Why Buyers Should Beware The New Apple-Amazon Deal

Back Market
5 min readFeb 22, 2019

by: Vianney Vaute / CCO, Back Market

Something else is going on behind the scenes (📸 Marco Bianchetti on Unsplash)

Apple and Amazon have announced what many might consider an innocuous partnership. On the surface, Apple appears to be just another in a long line of brands that will sell their products on the monstrous e-commerce site that has become the go-to shopping destination for many Americans. As the world’s most powerful brand faces a slow-but-steady decline in new device sales, this change in strategy makes sense. Unlike batterygate or the (yet inoperative) T2 chip kill switch on newer Macs, there’s nothing about the partnership that is immediately shocking to the conscience. The average buyer will either applaud or fail to notice this alliance.

And yet, hiding in plain sight is a major shift that spells big trouble for the Fair Repair movement and which — whether they know it or not — spells trouble for consumers as well.

Killing The Competition Means Less Choice

While no one but Apple knows what their end game really is, we can guess that by selling only through ‘Authorized Sellers’ on Amazon (a certification that allegedly only larger sellers with millions in sales can qualify for), they are not only trying to monopolize this very lucrative channel but also trying to discredit anyone who isn’t paying into their system — much like their Authorized Service Provider program, which gives repair shops ‘Authorized’ status for a fee and then takes away up to 75% of their actual repair business. Many observers, like tech blog TechDirt, see something a bit more ominous: “It’s a paywalled garden guarded by Apple and Amazon that will keep all but a select few resellers from participating. Being an Apple reseller/repairer is pay-to-play.”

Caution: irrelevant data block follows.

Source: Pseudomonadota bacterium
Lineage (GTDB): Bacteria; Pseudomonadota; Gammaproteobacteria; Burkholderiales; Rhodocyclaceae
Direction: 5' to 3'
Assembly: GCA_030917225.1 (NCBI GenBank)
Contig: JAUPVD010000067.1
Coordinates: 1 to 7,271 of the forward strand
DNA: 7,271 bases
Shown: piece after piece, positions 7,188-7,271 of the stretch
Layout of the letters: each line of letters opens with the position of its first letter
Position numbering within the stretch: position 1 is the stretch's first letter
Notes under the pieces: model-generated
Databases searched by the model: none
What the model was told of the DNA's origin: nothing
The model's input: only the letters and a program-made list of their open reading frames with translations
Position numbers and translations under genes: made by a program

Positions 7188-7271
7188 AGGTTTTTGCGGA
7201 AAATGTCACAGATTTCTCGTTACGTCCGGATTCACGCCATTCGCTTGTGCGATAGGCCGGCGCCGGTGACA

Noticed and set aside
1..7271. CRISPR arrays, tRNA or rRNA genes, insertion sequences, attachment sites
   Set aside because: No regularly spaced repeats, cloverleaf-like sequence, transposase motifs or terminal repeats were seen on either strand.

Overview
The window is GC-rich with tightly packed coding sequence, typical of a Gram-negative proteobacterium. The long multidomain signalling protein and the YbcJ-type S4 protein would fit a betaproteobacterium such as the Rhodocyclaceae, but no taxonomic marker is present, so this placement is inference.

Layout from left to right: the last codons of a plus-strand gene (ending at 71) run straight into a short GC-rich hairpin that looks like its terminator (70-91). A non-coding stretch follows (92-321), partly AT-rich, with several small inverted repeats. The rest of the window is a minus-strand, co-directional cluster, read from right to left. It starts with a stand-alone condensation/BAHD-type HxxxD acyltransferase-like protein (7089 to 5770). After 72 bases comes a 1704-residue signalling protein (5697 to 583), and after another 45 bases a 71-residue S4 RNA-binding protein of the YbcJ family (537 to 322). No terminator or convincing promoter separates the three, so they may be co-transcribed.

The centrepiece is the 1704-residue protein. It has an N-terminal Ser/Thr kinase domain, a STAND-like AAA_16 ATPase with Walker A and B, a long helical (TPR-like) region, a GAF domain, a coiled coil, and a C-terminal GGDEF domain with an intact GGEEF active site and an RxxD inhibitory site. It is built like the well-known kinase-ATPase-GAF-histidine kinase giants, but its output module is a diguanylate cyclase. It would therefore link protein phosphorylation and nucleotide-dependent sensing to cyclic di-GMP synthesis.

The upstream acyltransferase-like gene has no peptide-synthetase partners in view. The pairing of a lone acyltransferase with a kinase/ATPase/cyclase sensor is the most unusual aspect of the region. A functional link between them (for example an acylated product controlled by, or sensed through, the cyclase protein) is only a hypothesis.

Conspiracy theorists will point to the slowing of new device sales as a key factor in Apple’s decision to push refurbished products more aggressively.They have recently bolstered their own website with a more prominent used product section, and the deal with Amazon significantly expands their reach beyond that. Refurbished sales have been exploding worldwide and currently represent the fastest growing sector of the smartphone market overall.

Those that will feel the aftermath soonest are, of course, the small businesses and mom-and-pop repair shops that have relied on their Apple-product sales on Amazon. Hundreds of resellers got their walking papers from Amazon recently, informing them that they would no longer be allowed to peddle their Apple wares on the site in 2019 unless they achieve ‘authorized’ status from Apple. While Apple claims that the reseller removal process is a way of reducing the risk of hackers and forgers selling their products, most individual sellers are legit businesses selling reliable products. Many of these businesses, without the Amazon channel, will likely have to fold. Kyle Wiens, CEO of iFixit, speaks for many resellers when discussing the Apple/Amazon tie-up with Motherboard:

“The idea that you have a retailer that if they can strike a deal with the most profitable company in the world and lock out independent resellers is concerning for the future of commerce. It’s kind of mind boggling to think that a brand would be able to restrict sale of used products. This is exactly the kind of control Apple wants to exert over the marketplace.”